Worldwide clustering of surgical indicators and predictors of risk of catastrophic expenditure for surgical care
Keywords:surgical care, catastrophic expenditure, clustering, decision tree
Introduction: Better access to surgical care is crucial to improve general health status of the population. Despite studies indicate cross country differences according to the general health indicators, there is a scarcity of knowledge about the differences between countries according to the surgical indicators. This study aims to classify countries according to the surgical care indicators and to identify predictors of risk of catastrophic health expenditure for surgical care.
Methods: Data came from WHO and WB statistics and totally 177 countries were selected for this study. Variable groups are determined as; total density of medical imaging technologies, workforce distribution in surgical care, number of surgical prodecures and risk of catastrophic expenditure for surgical care. K-means clustering algorithm was used to classify countries according to the surgical indicators. Optimal number of clusters determined by using within cluster sum of squares and scree plot. Silhouette index was used to examine clustering performance. Random Forest decision tree approach was used to determine predictors of the risk for catastrophic expenditure for surgical care.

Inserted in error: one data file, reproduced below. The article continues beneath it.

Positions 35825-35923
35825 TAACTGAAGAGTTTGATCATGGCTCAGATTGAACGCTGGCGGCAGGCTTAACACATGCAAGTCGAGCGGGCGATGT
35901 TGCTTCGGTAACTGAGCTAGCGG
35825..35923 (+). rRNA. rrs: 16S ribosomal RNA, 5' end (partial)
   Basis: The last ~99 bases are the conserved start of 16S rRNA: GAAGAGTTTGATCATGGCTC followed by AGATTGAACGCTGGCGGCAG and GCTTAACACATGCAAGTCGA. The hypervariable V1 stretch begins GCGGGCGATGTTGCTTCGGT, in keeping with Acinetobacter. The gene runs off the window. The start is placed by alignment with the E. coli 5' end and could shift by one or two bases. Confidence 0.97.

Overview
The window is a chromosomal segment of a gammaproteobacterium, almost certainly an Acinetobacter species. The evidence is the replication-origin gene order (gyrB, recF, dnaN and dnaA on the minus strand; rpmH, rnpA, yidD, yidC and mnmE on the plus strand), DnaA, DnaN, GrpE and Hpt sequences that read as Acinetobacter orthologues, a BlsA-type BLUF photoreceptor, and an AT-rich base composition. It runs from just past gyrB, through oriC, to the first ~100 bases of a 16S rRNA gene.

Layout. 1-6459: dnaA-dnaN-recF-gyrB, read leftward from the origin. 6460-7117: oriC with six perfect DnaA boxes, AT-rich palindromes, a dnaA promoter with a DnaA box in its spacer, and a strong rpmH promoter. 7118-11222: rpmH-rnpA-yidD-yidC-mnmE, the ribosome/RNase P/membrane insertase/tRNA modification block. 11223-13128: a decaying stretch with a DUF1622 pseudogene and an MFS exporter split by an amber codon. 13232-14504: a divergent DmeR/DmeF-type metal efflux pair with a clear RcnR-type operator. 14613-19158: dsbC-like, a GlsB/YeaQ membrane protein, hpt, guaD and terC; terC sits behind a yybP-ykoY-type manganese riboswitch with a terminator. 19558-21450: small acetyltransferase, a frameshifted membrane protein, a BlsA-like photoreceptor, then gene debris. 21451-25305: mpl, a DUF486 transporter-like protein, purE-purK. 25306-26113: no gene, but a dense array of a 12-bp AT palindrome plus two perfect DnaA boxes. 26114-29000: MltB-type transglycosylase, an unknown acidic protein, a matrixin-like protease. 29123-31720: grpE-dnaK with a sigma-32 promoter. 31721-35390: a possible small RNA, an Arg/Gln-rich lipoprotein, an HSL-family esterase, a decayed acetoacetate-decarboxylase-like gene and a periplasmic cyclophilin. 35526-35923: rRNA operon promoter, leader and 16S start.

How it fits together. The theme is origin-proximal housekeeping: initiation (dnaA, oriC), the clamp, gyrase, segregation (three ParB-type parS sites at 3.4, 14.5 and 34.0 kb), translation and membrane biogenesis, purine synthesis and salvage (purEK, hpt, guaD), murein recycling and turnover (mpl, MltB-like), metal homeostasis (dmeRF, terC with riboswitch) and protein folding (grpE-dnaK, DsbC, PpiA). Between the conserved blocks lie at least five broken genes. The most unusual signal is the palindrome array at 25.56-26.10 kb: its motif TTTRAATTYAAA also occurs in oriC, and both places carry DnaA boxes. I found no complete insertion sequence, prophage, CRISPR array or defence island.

Results: Study results shows that there are four country groups exists according to their surgical care indicators. High and low income countries are in different clusters. The third cluster which consists of low income countries has high Silhouette index value (0.75). Surgeon density and density of the medical imaging technologies are determinators of the risk for catastrophic expenditure for surgical care (AUC=0.82).
Conclusions: Study results pose that there is a need for more effective health plans to overcome the differences between countries in terms of surgical care indicators. Determining strategies about distribution of surgical workforce and medical imaging technologies considering accessibility and equality are recommendated for health policy makers.